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Fantastic advice on dealing with negative reviews

AMA Shift has a great article on how to respond when you’re criticized on Yelp. (Definitely subscribe to their really well-written newsletter.)

Respond to Yelp critics with patience and restraint

Negative reviews on social media can hurt, and the temptation is to hit back—hard. But that isn’t a smart idea, just as angry responses to customers in real life rarely end well. How can businesses learn to respond—and what’s the secret to succeeding on social media like Yelp?

Rebecca Greenfield at Atlantic Wire has some great ideas for how to handle negative comments on social media. One restaurant put a critic’s harsh words about a meatball sandwich on a sign; another immortalized a greasy pizza on a T-shirt. She’s writing about Yelp, the site that helps customers find local businesses that are well-reviewed and in the neighborhood, especially restaurants, but the wisdom applies elsewhere in the virtual and real worlds.

“Yelp, like all Internet forums, draws some insidious awful voices, which can present particular problems for businesses trying to solicit customers,” says Greenfield. “The way Yelp works, these businesses can’t remove comments, even of the most trollish sort, because that would ruin Yelp’s whole set-up. Yelp wants to act as an accurate portrayal of local businesses, after all. The review site does, however, have a filter, which gets rid of the top-shelf garbage. But not all bad reviews constitute spam. And sometimes, a bad burger deserves a rant.”

Yelp itself has some suggestions. “Keep these three things in mind as you’re crafting a message to your customer:

1. Your reviewers are your paying customers
2. Your reviewers are human beings with (sometimes unpredictable) feelings and sensitivities
3. Your reviewers are vocal and opinionated (otherwise they would not be writing reviews!)”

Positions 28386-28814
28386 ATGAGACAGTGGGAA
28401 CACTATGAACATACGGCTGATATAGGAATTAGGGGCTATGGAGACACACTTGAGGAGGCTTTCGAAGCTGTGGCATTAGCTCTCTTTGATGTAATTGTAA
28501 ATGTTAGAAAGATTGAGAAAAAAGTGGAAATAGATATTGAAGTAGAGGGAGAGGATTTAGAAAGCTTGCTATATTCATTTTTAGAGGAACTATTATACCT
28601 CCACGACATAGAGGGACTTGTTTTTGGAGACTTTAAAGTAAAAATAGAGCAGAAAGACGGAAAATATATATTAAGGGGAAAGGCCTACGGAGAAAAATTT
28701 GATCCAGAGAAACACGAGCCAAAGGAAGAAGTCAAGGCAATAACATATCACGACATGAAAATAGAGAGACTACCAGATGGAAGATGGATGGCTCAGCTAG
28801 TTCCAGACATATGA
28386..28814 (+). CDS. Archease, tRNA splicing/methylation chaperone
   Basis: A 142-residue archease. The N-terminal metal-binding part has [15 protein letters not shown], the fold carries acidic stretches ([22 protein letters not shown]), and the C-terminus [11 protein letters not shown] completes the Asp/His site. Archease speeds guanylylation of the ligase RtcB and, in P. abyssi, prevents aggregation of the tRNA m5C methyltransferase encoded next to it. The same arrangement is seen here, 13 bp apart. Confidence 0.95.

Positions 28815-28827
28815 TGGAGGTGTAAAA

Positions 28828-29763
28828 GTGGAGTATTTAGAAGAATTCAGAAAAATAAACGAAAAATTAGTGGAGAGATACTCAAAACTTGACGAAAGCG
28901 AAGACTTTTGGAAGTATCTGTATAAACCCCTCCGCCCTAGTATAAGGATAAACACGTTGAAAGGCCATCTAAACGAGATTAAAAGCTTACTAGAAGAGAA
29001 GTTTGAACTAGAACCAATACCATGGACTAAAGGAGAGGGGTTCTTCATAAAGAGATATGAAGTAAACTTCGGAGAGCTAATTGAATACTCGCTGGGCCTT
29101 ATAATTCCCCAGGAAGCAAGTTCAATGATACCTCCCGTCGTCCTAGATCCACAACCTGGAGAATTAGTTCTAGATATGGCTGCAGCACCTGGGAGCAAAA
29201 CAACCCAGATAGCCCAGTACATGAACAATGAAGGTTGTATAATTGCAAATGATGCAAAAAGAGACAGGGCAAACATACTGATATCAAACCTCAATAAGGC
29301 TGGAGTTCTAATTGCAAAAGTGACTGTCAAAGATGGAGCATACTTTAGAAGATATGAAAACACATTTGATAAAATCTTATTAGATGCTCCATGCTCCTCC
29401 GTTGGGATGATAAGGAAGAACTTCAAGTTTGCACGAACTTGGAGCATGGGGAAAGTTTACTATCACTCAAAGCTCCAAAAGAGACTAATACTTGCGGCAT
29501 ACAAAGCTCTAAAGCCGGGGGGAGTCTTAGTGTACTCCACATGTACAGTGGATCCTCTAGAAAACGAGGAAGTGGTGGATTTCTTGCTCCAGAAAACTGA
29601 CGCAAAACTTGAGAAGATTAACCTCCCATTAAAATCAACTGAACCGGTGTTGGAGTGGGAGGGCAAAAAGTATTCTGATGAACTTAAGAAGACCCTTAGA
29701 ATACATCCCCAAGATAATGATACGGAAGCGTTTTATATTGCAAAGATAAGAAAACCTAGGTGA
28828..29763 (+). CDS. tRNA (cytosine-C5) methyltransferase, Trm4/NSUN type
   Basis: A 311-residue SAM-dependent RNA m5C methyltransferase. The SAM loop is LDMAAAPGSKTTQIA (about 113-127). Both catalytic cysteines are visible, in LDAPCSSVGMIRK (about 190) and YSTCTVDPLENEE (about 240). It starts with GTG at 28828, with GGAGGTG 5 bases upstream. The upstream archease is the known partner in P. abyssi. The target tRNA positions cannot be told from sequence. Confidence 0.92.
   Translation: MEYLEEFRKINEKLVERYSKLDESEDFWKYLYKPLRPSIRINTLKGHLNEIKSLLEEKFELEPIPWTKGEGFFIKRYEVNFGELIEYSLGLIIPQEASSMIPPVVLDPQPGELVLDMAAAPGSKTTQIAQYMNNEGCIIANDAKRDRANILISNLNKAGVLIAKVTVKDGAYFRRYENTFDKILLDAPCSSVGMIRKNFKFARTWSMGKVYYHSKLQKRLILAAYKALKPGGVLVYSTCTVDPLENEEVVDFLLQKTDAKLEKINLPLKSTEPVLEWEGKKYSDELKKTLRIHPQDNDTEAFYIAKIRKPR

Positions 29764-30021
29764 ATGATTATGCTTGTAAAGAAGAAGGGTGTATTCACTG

So how to respond when someone tells you he or she never had a worse meatball sandwich? “The good news is that by contacting your reviewer and establishing a genuine human relationship, you have a chance to help the situation and maybe even change this customer’s perspective for the better. We’ve heard lots of success stories from business owners who were polite to their reviewers and were accordingly given a second chance.

… We all depend on reputation, and many of us have taken years building it up in the real world. A little thought and education can ensure we keep it in the online world—and don’t blow it in five seconds of undirected anger.

Read the full article here.

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Comments

  1. Steven September 3, 2012 at 2:38 pm #

    I agree with a lot of what is said in this, and other posts. I think there is a strong temptation for business owners to go on the defensive when they see a negative review, the worst thing they could do though is get confrontational on a public forum. I always recommend a calm approach, try to contact the reviewer and put things right if possible, if there is a genuine grievance own up to it and show that, as a company, you will do whatever it takes to right the wrong.

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